Is Your Organization Ready to Support Remote Workers Long-Term?

The COVID-19 pandemic has created unprecedented upheaval in business operations. According to estimates from Global Workplace Analytics, approximately 9.8 million Americans worked remotely in 2019. That number ballooned to roughly 70 million virtually overnight as organizations scrambled to comply with social distancing guidelines.

This experiment has proven remarkably successful. There were some initial productivity losses as employees set up their home offices and adjusted to the new arrangement. However, many organizations have found that employees are just as productive working remotely — some even more so. Organizations are now viewing remote work as a viable long-term option for most employees.

Remote work arrangements can enable organizations to save on real estate costs and give employees greater flexibility. Before committing to a large-scale work-from-home strategy, however, organizations must ensure they have the right technology, strategy and culture.

Technology

Few organizations had all the technology tools to support a work-from-home strategy. Many have had to cobble together remote access and collaboration solutions on an emergency basis. The IT pros who have implemented and supported these tools certainly deserve kudos, but many will want to put in more robust solutions.

IT teams should assess the environment to determine if all remote workers have seamless and secure access to on-premises and cloud resources. An integrated collaboration platform that provides access to video conferencing, chat, presence and other tools from one interface can help make work-from-home employees more productive.

 It’s also critical to ensure that workers receive highly responsive support. IT teams will need remote monitoring and management tools to troubleshoot problems and push out security tools and updates. Partnering with a managed services provider can be a good option for organizations with limited IT resources.

Strategy

Organizations that have adapted their operations on the fly will need to take a hard look at policies and procedures and make appropriate adjustments. This starts with establishing best practices for managing a remote workforce. It will also require changes to business processes and projects that rely heavily on in-office interactions.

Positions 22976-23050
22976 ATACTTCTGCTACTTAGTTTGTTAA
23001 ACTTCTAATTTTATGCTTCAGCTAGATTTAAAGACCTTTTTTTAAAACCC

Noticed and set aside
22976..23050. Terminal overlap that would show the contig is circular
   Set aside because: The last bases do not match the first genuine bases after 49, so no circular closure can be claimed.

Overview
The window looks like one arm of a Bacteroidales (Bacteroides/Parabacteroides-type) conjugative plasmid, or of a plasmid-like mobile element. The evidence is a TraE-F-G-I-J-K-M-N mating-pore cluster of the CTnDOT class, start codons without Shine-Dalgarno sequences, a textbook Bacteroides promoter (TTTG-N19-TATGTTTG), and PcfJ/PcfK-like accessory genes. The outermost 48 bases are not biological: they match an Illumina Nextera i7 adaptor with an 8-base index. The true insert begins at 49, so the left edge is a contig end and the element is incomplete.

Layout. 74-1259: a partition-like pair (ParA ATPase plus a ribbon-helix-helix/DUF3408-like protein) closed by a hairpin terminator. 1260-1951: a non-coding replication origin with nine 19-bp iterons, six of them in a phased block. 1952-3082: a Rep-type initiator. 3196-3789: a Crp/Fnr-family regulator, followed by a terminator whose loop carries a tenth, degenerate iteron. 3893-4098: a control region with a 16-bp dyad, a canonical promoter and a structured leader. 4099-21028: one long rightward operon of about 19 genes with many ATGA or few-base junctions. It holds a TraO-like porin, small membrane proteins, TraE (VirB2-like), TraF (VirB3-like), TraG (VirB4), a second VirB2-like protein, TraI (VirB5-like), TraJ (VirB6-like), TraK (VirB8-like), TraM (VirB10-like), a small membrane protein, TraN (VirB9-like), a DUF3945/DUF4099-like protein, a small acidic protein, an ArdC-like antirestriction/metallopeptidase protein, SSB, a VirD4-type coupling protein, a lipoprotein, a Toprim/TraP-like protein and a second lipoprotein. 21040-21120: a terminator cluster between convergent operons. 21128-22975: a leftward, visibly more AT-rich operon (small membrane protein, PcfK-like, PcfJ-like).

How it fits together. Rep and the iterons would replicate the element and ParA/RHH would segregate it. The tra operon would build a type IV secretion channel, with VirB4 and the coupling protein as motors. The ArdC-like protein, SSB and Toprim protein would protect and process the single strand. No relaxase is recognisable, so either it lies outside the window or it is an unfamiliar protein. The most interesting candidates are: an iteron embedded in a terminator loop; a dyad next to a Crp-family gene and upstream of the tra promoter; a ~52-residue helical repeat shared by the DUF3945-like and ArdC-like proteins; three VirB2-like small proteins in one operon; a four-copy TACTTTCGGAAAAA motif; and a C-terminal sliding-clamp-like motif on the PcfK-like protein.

While most employees have adapted to work-from-home arrangements, not all have. Organizations may have to adjust their hiring strategies to ensure that new recruits have the self-sufficiency, discipline and tech-savvy to work remotely. Onboarding, training and development programs will also have to be modified.

Business agility and innovation should be considered. Organizations should implement processes for encouraging ideas and facilitating product and service development.

Culture

Most organizations will also require cultural changes. Managers will need to find ways to create cohesion among teams of highly independent workers, many of whom will never have physically met one another. Video conferencing can be a valuable tool for establishing that sense of connection.

Casual, run-by conversations in the workplace happen more frequently than most people realize. In a remote work environment, managers will likely need to schedule more one-on-one and team meetings to ensure high levels of communication and collaboration. These meetings don’t have to be formal — coffee breaks and lunches can still happen virtually.

Cultural change also impacts customer relationships. Organizations may need to reshape the customer experience from sales through onboarding, service delivery and long-term nurturing of the relationship.

Conclusion

In a recent ESG survey, 79 percent of organizations said they expect to be more flexible with work-from-home policies after the COVID-19 crisis subsides. The right technology, strategy and culture can help ensure that this is a viable, long-term approach.

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